In 1987, in a field beneath White Horse Hill between Bratton and Westbury in Wiltshire, UK, one of the first ever crop circles appeared, a simple circle of flattened wheat in a spiral pattern. This plain shape was succeeded the Autumn after next by one with a groundbreaking second ring around it. Crop circle fever had arrived, and it must have been the first time in a millennium that the area had attracted so much attention.
In August 1990 the BBC and the Japanese national TV network, with aid from the UK military who have firing ranges nearby, set up Operation Blackbird on the summit of the hill, right on the edge of Bronze age hill fort known as Bratton Castle. The plan was to monitor the surrounding fields with all the tools technology had to offer at the time. The portacabin on the hill was filled with monitors, speakers and miscellaneous equipment connected to microphones and infrared cameras in the fields below, as well as radios and portable low intensity light scopes. A staff was on 24 hour alert in case one of these phenomena should manifest for the cameras.
The project got into deep water from day one. On the first night it was operational the BBC ran a story that it had captured a pictogram (one of the new kind of "circles" that was more like some kind of symbolic diagram made up of lines and geometric shapes) in its formative stages. It reported to have footage of a glowing object in one of the fields before (surprise surprise) the camera ran into problems and cut out. When a team got there they found a fully formed pictogram which was promptly declared genuine, by some mysterious criteria, by the "experts" gathering around the site, and all this which was swallowed whole by a mystery hungry public and British Broadcasting Corporation.
It was re-classified a "fake" a couple of days later after someone overheard a soldier bragging about having helped make it. The bit about the soldier was kept quiet, preferring an explanation involving wheat that was broken at the stem instead of bent, as it is in "genuine" occurrences.
After that there were a few more simple circles, always out of camera shot; the best of the action that years happened in Alton Barnes, miles away to the east. Some of the little Bratton ones were declared real, though I personally remember bumping into a drunk friend of mine, carrying a grass roller at three in the morning on the outskirts of the village. I asked him what he was doing and he replied with a laugh, "What the fuck do you think mate?"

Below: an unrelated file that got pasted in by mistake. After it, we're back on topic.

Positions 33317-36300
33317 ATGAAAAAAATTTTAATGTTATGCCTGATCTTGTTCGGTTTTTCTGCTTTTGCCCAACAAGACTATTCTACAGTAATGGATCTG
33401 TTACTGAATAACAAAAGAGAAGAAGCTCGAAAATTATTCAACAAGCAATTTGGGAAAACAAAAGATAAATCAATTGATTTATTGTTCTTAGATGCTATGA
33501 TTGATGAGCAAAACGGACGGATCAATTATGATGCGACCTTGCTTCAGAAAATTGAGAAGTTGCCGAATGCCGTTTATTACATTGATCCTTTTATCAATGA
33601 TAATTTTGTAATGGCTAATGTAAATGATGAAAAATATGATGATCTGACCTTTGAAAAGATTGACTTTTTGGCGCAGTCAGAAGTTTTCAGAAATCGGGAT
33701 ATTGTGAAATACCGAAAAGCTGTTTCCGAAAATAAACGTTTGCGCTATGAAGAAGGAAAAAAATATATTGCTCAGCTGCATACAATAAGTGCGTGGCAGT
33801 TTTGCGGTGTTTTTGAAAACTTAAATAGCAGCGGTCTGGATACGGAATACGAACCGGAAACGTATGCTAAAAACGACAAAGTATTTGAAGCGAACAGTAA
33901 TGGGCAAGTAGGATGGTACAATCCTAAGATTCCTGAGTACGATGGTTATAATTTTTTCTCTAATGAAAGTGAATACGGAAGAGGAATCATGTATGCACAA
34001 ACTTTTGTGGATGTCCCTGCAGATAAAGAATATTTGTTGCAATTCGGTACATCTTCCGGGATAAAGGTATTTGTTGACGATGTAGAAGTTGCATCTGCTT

The next morning another "genuine" case of this phenomena had happened, in the field Eddy was making his way from.
The site itself became a magnet for all kinds of charlatan and gullible fool. It festered with self declared psychics and a deputation from BUFORA (the British UFO Research Association, a gaggle of pre-X files conspiracy theorists with telescopes). The whole circus was presided over by an ambitious young BBC producer who shall remain nameless, and a group of increasingly nervous looking Japanese cameramen who disappeared mysteriously at the end of the first week.
The whole thing dissolved into a shambles, with equipment going down every day and a growing population of mystery men and sightseers undermining what little credibility the project had left. Local youngsters who had volunteered their time to act as security for the site ran riot around Bratton with the equipment in the small hours. By the end of the second week they were packing up the site, ready to leave.
It was a fun time. I smoked my first can pipe of "red seal" black hashish on the burial mound a few meters behind the site with some of my fellow "security" details. I got to run around with my newly stoned mates with half a million candlepower torches, night vision goggles and radios. We got to recover from that night in a newly discovered crop circle we were standing guard over, on a roasting hot August day, and appeared in a segment on the Richard and Judy show the next morning, shirts off, backs to the camera, stoned to the bone in the sun.